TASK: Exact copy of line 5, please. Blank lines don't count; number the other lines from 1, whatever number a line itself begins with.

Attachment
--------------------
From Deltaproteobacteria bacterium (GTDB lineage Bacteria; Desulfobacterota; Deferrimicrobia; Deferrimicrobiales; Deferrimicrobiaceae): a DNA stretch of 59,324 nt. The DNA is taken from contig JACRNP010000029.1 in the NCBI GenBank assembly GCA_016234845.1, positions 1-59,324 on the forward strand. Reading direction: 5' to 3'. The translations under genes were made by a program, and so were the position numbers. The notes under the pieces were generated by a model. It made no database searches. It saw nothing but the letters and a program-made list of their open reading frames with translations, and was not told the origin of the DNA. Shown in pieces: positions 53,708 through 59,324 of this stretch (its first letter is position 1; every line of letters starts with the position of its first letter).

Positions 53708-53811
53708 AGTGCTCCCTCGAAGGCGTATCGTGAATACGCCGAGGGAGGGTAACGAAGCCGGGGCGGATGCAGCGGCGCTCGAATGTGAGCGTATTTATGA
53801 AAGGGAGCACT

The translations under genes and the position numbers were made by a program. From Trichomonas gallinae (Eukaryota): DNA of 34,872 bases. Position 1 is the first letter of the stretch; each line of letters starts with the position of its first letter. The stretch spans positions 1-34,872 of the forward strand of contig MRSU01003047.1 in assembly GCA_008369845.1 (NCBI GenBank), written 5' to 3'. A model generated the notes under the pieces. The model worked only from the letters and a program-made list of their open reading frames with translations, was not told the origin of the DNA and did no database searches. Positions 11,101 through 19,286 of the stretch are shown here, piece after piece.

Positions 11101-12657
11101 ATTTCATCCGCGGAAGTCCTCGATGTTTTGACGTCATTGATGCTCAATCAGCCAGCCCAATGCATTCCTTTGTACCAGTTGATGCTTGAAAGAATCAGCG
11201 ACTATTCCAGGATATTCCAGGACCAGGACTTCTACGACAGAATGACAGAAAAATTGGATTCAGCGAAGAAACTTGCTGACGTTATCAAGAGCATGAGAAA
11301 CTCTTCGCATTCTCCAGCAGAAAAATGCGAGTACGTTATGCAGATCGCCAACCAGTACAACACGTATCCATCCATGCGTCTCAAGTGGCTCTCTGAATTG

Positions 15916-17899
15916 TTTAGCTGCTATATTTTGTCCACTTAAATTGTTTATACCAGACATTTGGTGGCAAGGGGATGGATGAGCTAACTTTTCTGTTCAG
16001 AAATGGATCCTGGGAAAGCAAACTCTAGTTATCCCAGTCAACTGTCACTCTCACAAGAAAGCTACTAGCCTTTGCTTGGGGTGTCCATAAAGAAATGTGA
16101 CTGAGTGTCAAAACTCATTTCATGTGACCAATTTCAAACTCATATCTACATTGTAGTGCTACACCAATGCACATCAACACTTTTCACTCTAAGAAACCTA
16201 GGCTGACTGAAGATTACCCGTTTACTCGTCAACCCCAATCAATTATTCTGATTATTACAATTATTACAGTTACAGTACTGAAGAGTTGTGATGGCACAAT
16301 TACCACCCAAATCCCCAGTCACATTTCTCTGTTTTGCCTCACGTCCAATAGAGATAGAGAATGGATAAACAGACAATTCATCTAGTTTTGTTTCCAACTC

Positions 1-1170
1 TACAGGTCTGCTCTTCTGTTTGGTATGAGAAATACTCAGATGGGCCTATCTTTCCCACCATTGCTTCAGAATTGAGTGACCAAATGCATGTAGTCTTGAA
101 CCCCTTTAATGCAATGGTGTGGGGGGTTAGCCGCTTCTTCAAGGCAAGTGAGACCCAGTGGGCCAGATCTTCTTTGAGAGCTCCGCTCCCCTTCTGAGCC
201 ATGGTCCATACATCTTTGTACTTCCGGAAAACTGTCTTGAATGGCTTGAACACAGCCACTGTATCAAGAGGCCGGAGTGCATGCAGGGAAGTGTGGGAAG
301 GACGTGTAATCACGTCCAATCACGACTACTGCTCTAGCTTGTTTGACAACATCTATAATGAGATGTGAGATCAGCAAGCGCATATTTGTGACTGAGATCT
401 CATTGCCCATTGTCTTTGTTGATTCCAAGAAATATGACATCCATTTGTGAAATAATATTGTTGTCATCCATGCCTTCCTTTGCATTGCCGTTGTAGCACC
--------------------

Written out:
The translations under genes and the position numbers were made by a program. From Trichomonas gallinae (Eukaryota): DNA of 34,872 bases. Position 1 is the first letter of the stretch; each line of letters starts with the position of its first letter. The stretch spans positions 1-34,872 of the forward strand of contig MRSU01003047.1 in assembly GCA_008369845.1 (NCBI GenBank), written 5' to 3'. A model generated the notes under the pieces. The model worked only from the letters and a program-made list of their open reading frames with translations, was not told the origin of the DNA and did no database searches. Positions 11,101 through 19,286 of the stretch are shown here, piece after piece.